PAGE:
BLACK HISTORY MONTH: JOHN HENRY WAS A STEEL DRIV’EN MAN

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You’ve heard of John Henry haven’t you? John Henry was a steel driv’en man. He was a manual laborer. He was strong and tough,-a survivor.  Most of us have heard the ballad of John Henry. When pitted against a steam driven drill he was confident he would beat it.  But “…before the machine could beat him down John Henry hammered his fool self to death.” You should listen to the ballad of John Henry.

 

There is a moral to the folk ballad of John Henry which all African Americans and indeed all Americans should comprehend. A book written and published by Sidney M. Wilhelm in 1971 entitled: ‘Who Needs the Negro?’ will facilitate your understanding of the moral behind the ballad of John Henry.

 

Wilhelm’s basic thesis is that: “Negroes may enjoy equality insofar as they are first made economically irrelevant.”[1] African Americans finally achieved political equality under the law but at the same time for the past 50 years have not been cognizant of the fast pace of technological change taking place in the United States.  But this lack of  understanding is not surprising for some since most African Americans are not educated and do not have leadership at the local or national level to warn them of what is coming in the future.

 

What Wilhelm observed is that most African Americans came out of a work tradition of manual labor which required no technical training or expertise.  Three economic epochs define the economic necessity for ‘negro’ labor in the United States. All but one occurred in the 20th century. It is an ongoing tragedy of separation.

 

The first economic epoch was that of preindustrial agricultural labor intensive work or slavery primarily in the South; the second economic epoch was that of sharecropping under Jim Crow segregation in the South. It too was characterized by manual intensive labor.  The third economic epoch was that of unskilled industrial manual labor especially during World Wars I, II, and during the Vietnam war.  In each of those epochs, African American labor can be generally characterized as necessary unskilled ‘manual’ labor.  As such African Americans were wholly dependent upon the context or the where-ness and infrastructure of production or how production would be carried out.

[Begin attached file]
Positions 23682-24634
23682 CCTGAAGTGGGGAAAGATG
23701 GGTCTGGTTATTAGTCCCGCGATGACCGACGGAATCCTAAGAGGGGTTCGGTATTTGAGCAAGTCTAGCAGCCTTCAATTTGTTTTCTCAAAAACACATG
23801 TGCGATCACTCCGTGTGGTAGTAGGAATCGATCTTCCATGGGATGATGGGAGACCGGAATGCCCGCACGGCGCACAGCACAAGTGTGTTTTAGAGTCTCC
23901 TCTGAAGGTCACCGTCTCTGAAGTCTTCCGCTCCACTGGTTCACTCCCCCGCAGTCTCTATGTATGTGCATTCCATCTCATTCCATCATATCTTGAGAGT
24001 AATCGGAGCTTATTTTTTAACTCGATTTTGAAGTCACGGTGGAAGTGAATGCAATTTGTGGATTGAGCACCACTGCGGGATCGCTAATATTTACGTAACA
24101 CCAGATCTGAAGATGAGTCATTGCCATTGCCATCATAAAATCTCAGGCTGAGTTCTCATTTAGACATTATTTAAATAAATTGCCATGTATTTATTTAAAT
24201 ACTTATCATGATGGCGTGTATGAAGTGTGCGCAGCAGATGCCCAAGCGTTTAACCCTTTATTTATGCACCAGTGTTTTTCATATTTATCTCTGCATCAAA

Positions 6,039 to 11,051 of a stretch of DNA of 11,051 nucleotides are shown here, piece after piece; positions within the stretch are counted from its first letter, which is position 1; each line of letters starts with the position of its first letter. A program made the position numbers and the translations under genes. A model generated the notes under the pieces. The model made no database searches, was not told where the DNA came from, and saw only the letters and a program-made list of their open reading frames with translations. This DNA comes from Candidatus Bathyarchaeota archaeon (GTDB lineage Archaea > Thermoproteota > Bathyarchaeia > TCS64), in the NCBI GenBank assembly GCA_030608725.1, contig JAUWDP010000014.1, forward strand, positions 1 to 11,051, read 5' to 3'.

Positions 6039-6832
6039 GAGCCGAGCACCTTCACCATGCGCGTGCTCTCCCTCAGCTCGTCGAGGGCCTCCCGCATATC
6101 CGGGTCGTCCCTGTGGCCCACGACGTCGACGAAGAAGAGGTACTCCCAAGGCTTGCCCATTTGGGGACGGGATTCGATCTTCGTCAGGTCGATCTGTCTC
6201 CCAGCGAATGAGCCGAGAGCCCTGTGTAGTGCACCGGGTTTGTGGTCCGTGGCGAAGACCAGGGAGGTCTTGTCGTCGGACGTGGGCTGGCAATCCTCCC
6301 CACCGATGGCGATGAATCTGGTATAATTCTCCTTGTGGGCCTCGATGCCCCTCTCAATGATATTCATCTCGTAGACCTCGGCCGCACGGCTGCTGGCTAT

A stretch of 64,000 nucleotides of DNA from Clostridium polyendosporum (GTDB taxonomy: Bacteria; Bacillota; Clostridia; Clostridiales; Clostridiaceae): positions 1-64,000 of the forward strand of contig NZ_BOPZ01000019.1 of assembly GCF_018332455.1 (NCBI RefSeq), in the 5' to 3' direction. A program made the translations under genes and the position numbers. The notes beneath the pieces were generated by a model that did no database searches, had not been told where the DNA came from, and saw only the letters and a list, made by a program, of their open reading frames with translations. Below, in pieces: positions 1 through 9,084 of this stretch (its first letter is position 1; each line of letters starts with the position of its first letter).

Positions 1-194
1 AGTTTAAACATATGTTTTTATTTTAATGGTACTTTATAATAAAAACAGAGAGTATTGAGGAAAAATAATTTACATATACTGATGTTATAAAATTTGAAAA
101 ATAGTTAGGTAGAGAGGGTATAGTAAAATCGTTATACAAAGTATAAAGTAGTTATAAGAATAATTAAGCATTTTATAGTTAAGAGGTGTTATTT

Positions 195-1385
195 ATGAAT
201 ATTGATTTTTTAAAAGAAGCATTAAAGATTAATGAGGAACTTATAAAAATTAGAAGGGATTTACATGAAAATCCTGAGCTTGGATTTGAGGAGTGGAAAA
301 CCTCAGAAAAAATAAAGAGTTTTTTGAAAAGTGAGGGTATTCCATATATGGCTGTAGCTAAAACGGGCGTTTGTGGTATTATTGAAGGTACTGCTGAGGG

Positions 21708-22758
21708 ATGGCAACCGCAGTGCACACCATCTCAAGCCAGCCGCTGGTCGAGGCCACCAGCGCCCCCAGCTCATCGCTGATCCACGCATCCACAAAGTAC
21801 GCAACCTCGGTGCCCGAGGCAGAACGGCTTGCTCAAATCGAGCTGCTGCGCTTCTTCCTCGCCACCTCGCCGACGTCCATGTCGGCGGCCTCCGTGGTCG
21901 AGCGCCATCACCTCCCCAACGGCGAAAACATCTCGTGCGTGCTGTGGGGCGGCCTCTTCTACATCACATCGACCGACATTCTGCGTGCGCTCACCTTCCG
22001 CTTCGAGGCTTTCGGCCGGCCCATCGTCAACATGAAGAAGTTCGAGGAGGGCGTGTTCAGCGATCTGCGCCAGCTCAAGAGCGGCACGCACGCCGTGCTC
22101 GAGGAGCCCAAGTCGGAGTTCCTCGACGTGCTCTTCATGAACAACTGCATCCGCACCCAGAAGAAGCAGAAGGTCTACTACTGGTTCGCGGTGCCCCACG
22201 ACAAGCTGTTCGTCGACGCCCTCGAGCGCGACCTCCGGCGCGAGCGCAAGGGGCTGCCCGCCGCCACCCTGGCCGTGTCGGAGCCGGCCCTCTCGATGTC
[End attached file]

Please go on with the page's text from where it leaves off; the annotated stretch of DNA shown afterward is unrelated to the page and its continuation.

Both the context and infrastructure of production began to change for African Americans when after 1945, the mechanical cotton picker and then later the mechanical tobacco harvester were applied to agricultural production in 1965. One of either of those machines could do the work of a 1000 workers in a day. The introduction of farm automation ended the need for manual farm labor in the south. Two things resulted from farm automation. One reality was that African Americans were no longer needed for manual labor in the South.  And two, automation caused the acceleration of a mass migration by African Americans out of a rural context into a city context. For a while the new city context for African Americans gave them respite, but not for long. The infrastructure of production was changing rapidly.

 

Wilhelm observed that as the urban African American population grew by 86% between 1954 and 1966 that parallel to that population growth there was a 50% growth of industrial and mercantile construction outside the core city. The unskilled jobs were taken out of the urban center where African Americans lived. This shift was a national phenomenon. For example it happened in Oakland California. Between 1950 and 1960, 100,000 Whites moved out of Oakland to surrounding suburbs. By the late 1970s manufacturing companies were also moving out of Oakland. It was by design. Not only was there an increase in industrial production outside of city centers but there was also an increase in automation in factories.

 

This brings another problem to the forefront. That problem is the lack of education and more specifically the training of African American youth into the vocations and sciences. The controversy begins at the turn of the 20th century. Then only one man argued that African American youth should be trained to master the trades and vocations. That man was Booker T. Washington.[2] He established the Tuskegee Normal and Industrial Institute in Alabama. But his idea was opposed by those who argued for liberal arts educational opportunities particularly for children of the talented 10th elite of which W.E.B. Dubois was a member.